10 MARIA CRISTINA PEREYRA
Its proof can be found in
[Duo],
p. 37.
In the case of the approximations of the identity, let Ttf
= cPt
*f. The Schwartz
class S (or if you prefer
C0
)
is a subset of A0. S is dense in LP, therefore if A0
is closed, we conclude that A
0
=
LP. The fact that A
0
is closed can be shown by
the previous theorem, provided we can show that
T*
is of weak type
(p, p).
One
can control a large class of approximation of the identity kernels (in particular the
Fejer and Poisson kernels) by the Hardy-Littlewood maximal function; therefore all
we need to check is that M is of weak type
(p, p).
EXERCISE
1.14. Consider
¢
E
L1
such that
¢
is even and decreasing as a
function oft
=
lxl 0. Show that
T* f(x)
=
suptO lc/Jt
*
f(x)l :::;
llc/JII1MJ(x).
Show that if
M
is of weak type
(p, p)
so is
T*, p 2::
1.
1.2.4.
Lebesgue Differentiation Theorem.
The previous results can be used in
particular to prove the well known Lebesgue Differentiation Theorem. Namely
1
1x+t
f
E
L1(lR)
=}
lim-
f(s)ds
=
f(x)
a.e ..
t--0
2t
x-t
In higher dimensions one would like to consider similar problems. One could
use instead of intervals, cubes or rectangles, or more general sets. If one uses cubes
then the theory runs parallel to the 1-dim theory. If instead we use rectangles with
sides parallel to the axis then the corresponding maximal function is of strong type
(p, p)
for
p
1 but not of weak type ( 1, 1), moreover the Lebesgue differentiation
theorem is false for functions
f
E
L1(lRn),
although it works for functions such
that j(1 +log lfl)n-
1
E
Lfoc(lRn), in particular iff
E
Lfoc(lRn). If we allow all
possible rectangles then the corresponding maximal function is not even of strong
type
(p, p)
for any
p.
For this and much more on differentiability properties of basis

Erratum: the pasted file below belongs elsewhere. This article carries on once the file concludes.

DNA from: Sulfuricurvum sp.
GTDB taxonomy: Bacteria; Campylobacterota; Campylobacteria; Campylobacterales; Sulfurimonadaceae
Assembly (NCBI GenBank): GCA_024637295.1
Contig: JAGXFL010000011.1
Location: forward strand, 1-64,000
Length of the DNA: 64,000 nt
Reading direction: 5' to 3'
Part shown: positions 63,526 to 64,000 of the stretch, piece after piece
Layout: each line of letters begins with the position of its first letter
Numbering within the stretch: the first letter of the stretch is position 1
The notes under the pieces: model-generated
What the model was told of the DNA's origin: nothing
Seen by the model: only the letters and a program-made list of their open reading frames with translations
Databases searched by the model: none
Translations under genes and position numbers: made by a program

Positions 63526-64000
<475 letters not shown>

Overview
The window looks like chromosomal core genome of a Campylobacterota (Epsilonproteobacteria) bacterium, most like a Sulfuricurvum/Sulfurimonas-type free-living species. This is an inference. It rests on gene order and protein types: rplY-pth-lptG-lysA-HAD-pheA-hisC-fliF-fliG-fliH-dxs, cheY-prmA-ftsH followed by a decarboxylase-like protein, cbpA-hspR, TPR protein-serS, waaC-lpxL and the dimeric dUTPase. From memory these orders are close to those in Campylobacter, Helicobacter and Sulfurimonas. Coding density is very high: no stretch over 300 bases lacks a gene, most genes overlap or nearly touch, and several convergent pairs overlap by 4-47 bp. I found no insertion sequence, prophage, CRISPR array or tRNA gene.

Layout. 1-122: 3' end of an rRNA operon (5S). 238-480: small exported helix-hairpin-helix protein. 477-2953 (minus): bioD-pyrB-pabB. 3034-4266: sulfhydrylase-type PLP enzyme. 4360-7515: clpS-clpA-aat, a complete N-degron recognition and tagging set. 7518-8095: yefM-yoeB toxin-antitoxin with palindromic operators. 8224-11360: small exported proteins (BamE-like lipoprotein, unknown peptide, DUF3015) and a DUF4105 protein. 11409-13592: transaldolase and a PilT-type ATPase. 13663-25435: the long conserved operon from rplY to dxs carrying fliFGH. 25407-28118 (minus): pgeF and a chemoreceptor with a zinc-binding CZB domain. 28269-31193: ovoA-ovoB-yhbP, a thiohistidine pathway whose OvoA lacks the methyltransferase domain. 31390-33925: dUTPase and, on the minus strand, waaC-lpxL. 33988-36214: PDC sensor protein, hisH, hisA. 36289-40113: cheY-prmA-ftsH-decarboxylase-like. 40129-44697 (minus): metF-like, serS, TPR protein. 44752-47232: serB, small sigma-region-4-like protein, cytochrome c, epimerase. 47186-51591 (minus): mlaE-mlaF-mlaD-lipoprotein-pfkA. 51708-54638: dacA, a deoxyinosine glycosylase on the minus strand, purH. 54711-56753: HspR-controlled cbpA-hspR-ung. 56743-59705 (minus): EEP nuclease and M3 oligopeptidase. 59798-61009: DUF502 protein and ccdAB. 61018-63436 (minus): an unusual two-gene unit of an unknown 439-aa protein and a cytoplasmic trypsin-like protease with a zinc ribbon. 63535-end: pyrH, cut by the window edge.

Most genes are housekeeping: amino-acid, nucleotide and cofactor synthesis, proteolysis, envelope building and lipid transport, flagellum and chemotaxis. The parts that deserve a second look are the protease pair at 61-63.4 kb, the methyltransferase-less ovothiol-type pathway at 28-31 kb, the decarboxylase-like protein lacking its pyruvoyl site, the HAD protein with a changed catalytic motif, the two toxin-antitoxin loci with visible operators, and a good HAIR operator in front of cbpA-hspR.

of rectangles, see the classical book by Miguel de Guzman
[Guz].
1.3. Square functions/Littlewood-Paley Theory.
The so-called
square
functions
are ubiquitous objects in harmonic analysis. This is not just one object
but several who share some properties. It is best to describe some of the most
classical examples to give the flavor of the so-called Littlewood-Paley Theory. This
theory has been a favorite tool for proving LP estimates.
1.3.1.
Trigonometric series and Littlewood-Paley square function.
Given a func-
tion
f
E
L
2
(1I'), denote the
N-th dyadic partial Fourier sum
by
PNf(x)
=
L
j(n)e21rinx
(
=
S2Nj(x)).
lni9N
PN
f
should be viewed as an approximation of
f
which gets better as N increases.
Consider the difference operators
tlof(x)
=
L
j(n)e2Kinx.
lnl9
Because the trigonometric system is an orthonormal basis in L
2
(1I') we have the
reconstruction formula
f =
tl
0
f
+ l:N
1
b.N
j,
and Plancherel's identity
11111~
=
l:nEZl
lf(n)
1
2
.
It is clear that if we
decid~
to change the sign of some of the Fourier
coefficients and utilize them to crate a new function
T f(x)
=
2:
±](n)e21finx,
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